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Dublin: 18 °C Friday 7 August, 2020

First 'test tube' baby mother dies

Lesley Brown made medical history on July 25th, 1978.

IVF Pioneer Professor Robert Edwards with Lesley Brown, her daughter Louise Brown and her son Cameron
IVF Pioneer Professor Robert Edwards with Lesley Brown, her daughter Louise Brown and her son Cameron
Image: Chris Radburn/PA Wire/Press Association Images

THE WORLD’S FIRST woman to give birth following IVF treatment has died.

Lesley Brown, who made medical history on July 25th 1978, when she gave birth to daughter Louise, died from septicemia at the Bristol Royal Infirmary on June 6th, it was announced today.

She was laid to rest this morning following a private funeral service. Her husband died five years ago.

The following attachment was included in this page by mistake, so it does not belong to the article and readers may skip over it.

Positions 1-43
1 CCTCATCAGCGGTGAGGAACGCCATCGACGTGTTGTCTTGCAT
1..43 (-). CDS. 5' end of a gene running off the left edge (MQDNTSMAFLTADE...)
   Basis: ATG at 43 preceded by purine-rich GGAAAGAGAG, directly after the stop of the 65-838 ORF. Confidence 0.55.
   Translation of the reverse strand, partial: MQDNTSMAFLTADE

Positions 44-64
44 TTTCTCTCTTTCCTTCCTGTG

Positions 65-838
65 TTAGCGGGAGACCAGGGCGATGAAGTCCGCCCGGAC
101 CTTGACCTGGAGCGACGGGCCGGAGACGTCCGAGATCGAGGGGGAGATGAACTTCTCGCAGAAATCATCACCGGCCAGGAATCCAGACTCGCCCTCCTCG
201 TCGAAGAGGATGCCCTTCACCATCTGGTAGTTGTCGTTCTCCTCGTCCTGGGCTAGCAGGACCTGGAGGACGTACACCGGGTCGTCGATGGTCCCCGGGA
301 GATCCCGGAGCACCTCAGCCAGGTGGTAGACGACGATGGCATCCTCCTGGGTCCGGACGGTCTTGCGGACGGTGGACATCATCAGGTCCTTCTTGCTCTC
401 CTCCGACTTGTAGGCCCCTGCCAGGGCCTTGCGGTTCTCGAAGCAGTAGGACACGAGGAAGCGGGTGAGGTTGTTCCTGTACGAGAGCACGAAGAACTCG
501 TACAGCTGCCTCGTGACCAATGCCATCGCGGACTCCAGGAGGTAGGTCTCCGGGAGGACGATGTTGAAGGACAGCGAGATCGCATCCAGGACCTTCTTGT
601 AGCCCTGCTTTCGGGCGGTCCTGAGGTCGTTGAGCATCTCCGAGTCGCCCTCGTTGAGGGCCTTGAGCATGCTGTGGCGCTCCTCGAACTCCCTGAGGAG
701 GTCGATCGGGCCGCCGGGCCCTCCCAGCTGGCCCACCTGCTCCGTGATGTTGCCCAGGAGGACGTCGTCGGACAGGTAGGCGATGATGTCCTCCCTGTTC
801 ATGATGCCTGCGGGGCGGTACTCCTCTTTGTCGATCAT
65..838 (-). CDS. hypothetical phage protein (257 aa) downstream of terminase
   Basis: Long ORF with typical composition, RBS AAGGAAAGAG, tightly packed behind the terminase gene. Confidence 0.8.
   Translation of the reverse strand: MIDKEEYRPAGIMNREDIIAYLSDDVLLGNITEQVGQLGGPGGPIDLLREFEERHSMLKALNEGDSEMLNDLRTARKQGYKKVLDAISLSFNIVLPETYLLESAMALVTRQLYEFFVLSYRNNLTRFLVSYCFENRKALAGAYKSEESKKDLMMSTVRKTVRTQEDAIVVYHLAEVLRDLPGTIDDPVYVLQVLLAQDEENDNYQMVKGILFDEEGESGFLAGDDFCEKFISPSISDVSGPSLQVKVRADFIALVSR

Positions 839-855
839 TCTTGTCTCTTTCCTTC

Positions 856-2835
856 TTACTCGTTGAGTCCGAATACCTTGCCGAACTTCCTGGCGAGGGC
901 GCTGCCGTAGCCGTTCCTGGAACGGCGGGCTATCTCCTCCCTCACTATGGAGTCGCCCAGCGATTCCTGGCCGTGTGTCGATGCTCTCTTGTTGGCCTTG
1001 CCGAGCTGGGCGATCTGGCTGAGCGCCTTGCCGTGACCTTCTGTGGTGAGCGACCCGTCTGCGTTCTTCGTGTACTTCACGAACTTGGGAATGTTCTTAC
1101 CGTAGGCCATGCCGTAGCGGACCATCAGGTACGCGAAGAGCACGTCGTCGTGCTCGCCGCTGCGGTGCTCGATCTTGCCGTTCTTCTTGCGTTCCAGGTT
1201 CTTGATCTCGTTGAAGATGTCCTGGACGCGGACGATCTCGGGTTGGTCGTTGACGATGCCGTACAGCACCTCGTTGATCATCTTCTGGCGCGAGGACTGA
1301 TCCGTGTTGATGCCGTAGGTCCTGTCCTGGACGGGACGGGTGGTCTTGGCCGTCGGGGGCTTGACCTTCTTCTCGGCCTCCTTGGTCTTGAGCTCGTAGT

Brown succesfully conceived following pioneering treatment by Dr Patrick Steptoe and Professor Robert Edwards at the University of Cambridge. Her daughter Louise was later born at Oldham General Hospital.

Edwards won the Nobel prize for medicine in 2010 through the development of in-vitro fertilisation.

Speaking on behalf of Professor Robert Edwards and the team at Bourn Hall Clinic in Cambridge, set up two years after Louise Brown’s birth by Edwards and Steptoe, chief executive Mike Macamee said:

Lesley was a devoted mum and grandmother and through her bravery and determination many millions of women have been given the chance to become mothers.

Brown was unable to conceive naturally because of blocked fallopian tubes. After hearing of new research being carried out into fertility treatment, she was referred to the researchers in Cambridge.

Over four million people have since been born through IVF methods, it is believed.

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